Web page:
Thacker – the county commissioner now charged with embezzlement – sued many of the same people. Language in his libel lawsuit virtually mirrored language in the DA’s lawsuits.
Rogers County DA Fights Back
Libel lawsuits were only one prong of Steidley’s counter-attack. Her attorney persuaded a Tulsa judge to dismiss the grand jury petition on the basis of a technicality.
Singer appeared at that hearing – without an attorney – to defend the petition process. The Tulsa court dismissed the petition because signature pages containing nearly 7,000 names included summaries that were not pre-approved by a court, as Steidley’s attorney asserted Oklahoma law requires in a grand jury petition.
After the court tossed the grand jury petition, the Oklahoma Attorney General’s Office agreed that a multi-county grand jury would investigate the numerous allegations spelled out in the petition. In August, 2014, that grand jury returned harsh words but no true bill – legalese for no indictments – against anyone named in the citizens’ petition.
Harsh words the grand jury published in its final report criticized Steidley’s handling of allegations against Singer. Steidely had released the allegations long after they were known to her, and only after Singer’s wife expressed interest in running for the DA’s office, the grand jury concluded.
The Fourteenth Multicounty Grand Jury did not investigate four of the allegations leveled in the grand jury petition. They ran out of time, the jurors’ final report stated. Those four remaining allegations included the specific 2011 allegations against Thacker for which he was charged in April, 2015.
The other allegations for which the multicounty grand jury in August, 2014 recommended further investigation included:
- allegations of 2009 bid splitting by Thacker and County Commissioner Mike Helm,
- 2012 purchases by Helm alleged to have been outside of bid requirements and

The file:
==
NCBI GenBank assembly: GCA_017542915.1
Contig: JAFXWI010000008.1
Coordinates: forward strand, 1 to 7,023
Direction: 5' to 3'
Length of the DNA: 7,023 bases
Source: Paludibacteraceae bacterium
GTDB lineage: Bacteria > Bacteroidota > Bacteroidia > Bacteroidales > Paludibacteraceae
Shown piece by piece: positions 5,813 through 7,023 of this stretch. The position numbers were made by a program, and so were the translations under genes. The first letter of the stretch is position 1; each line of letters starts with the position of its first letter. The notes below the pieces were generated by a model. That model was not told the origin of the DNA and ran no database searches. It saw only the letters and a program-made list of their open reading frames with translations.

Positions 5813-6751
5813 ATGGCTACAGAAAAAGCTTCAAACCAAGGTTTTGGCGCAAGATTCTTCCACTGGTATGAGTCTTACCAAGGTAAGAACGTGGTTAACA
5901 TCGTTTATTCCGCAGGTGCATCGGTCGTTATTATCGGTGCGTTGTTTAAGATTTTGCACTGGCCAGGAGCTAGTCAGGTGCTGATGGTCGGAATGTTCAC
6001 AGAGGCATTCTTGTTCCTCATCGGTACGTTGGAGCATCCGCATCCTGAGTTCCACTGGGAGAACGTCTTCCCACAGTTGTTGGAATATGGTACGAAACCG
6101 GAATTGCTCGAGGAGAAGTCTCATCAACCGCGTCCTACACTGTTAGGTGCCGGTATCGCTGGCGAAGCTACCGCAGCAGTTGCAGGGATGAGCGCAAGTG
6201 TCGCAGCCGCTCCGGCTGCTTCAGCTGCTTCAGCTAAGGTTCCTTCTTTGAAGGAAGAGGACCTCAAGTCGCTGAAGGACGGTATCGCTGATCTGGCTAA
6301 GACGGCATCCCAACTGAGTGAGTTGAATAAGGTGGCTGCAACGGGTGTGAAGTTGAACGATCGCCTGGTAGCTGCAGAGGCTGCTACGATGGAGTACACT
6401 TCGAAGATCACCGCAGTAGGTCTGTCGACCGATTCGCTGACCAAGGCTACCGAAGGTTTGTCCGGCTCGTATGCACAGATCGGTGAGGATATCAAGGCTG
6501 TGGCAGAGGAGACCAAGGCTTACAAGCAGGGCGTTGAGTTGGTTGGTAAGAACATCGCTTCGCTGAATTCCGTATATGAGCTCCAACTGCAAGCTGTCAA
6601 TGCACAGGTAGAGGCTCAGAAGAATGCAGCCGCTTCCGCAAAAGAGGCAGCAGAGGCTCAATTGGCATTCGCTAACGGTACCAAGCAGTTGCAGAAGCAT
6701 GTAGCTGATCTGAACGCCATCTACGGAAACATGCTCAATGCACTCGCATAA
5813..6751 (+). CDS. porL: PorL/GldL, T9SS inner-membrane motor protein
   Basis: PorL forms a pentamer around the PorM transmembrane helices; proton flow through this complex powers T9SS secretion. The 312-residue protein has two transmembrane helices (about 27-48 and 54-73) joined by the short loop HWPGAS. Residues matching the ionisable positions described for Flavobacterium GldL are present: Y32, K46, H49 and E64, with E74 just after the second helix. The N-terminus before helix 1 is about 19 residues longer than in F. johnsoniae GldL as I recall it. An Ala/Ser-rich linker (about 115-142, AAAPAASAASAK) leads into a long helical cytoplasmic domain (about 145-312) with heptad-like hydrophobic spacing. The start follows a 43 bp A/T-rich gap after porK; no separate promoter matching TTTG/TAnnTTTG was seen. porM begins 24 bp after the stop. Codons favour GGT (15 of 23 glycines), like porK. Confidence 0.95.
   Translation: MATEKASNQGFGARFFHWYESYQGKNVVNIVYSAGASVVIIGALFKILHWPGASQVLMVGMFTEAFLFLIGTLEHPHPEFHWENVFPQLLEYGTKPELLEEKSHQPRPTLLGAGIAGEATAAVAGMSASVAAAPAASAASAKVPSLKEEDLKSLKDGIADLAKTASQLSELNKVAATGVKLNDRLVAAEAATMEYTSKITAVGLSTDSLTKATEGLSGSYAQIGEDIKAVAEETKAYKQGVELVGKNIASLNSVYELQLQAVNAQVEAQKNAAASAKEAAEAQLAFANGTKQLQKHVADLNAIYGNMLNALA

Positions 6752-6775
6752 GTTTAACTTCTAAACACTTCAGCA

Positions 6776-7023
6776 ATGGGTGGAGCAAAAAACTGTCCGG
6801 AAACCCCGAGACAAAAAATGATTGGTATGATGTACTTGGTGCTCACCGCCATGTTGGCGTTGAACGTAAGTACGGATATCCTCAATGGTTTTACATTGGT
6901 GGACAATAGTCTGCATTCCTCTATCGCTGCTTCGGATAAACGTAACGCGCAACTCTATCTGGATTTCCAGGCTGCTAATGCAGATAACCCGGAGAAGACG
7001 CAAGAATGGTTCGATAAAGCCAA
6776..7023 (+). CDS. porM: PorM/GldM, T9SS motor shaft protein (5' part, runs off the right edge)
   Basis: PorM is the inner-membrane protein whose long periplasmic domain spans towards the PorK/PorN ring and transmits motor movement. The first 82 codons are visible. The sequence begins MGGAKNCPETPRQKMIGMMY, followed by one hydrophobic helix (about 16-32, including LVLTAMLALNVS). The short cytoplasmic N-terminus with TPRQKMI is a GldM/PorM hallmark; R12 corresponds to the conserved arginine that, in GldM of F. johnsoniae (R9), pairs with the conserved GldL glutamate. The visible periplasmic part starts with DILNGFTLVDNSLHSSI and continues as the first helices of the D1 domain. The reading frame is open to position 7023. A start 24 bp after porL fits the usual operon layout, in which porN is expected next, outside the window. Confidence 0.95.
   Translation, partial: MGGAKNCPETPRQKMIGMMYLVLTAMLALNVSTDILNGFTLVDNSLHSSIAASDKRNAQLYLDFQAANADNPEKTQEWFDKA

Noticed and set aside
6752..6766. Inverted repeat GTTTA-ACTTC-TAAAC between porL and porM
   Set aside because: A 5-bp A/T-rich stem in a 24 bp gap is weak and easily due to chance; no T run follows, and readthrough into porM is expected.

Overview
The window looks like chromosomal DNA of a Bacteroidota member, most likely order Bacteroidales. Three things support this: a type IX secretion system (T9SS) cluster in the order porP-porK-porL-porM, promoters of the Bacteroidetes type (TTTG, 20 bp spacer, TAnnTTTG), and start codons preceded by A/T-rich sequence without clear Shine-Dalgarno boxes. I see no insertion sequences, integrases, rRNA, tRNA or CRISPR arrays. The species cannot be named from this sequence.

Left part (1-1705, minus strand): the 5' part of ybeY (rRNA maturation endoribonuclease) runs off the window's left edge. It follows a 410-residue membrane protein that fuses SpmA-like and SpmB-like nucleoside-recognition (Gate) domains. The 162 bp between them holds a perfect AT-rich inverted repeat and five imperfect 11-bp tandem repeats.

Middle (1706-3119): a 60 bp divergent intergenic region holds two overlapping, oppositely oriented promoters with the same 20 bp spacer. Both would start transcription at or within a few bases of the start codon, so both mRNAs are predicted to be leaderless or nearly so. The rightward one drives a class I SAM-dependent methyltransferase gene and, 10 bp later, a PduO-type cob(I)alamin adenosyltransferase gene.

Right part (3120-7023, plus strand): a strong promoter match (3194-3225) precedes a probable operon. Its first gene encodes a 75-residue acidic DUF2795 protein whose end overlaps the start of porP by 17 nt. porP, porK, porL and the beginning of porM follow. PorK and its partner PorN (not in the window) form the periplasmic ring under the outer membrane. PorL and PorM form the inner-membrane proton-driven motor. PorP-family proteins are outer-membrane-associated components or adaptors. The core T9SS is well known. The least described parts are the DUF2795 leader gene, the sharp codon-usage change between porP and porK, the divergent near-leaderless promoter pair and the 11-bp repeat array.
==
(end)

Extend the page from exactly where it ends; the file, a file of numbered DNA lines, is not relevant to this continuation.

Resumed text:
- alleged 2012 campaign finance violations by Helm involving corporations that received millions of dollars in contracts from Rogers County.
Public Corruption Clouds Criminal Justice
Least we join a gleeful chorus celebrating the downfall of a public official, I would remind readers we are a criminal defense law firm. As does the U.S. criminal justice system, we afford every accused person a presumption of innocence unless and until they are convicted in a court of law.
We have followed the Rogers County controversies with keen interest in part because Rogers County is a community where clients, family and friends of our firm live and work. More importantly we took an early interest when we learned a Claremore police investigator might have been less than reliable.
To the extent – as the multi-county grand jury stated – “Detective A (Singer) should have taken much greater care to use precise language in the Probable Cause Affidavit,” we concur.
Beyond that, we maintain that when such irregularities come to light, a district attorney should not wait more than a year to reveal concerns to defense attorneys.
The fact that information about a police officer’s conduct potentially helpful to defendants was withheld causes us to wonder how often similar information is never provided to criminal defense lawyers. And we have to ask how often political alliances affect the way prosecutors or police manage information about their professional peers for political advantage.
Insinuations that the DA’s office only exposed concerns about a police investigator after the DA’s job security was challenged demonstrates why public officials must always run a clean, tight ship. Public officials’ primary obligation is to the public – not to the political alliances that are so often part of an electoral system.
Free Consultation: Tulsa Criminal Attorney
If you are charged with a crime in Rogers County, or anywhere in Northeast Oklahoma, and believe public corruption might have tainted handling of the case against you, contact an Oklahoma criminal defense attorney to explore your options.
For a free, confidential consultation with a criminal attorney at Wirth Law Office, call (918) 879-1681 or send us an email using the form at the top of this page.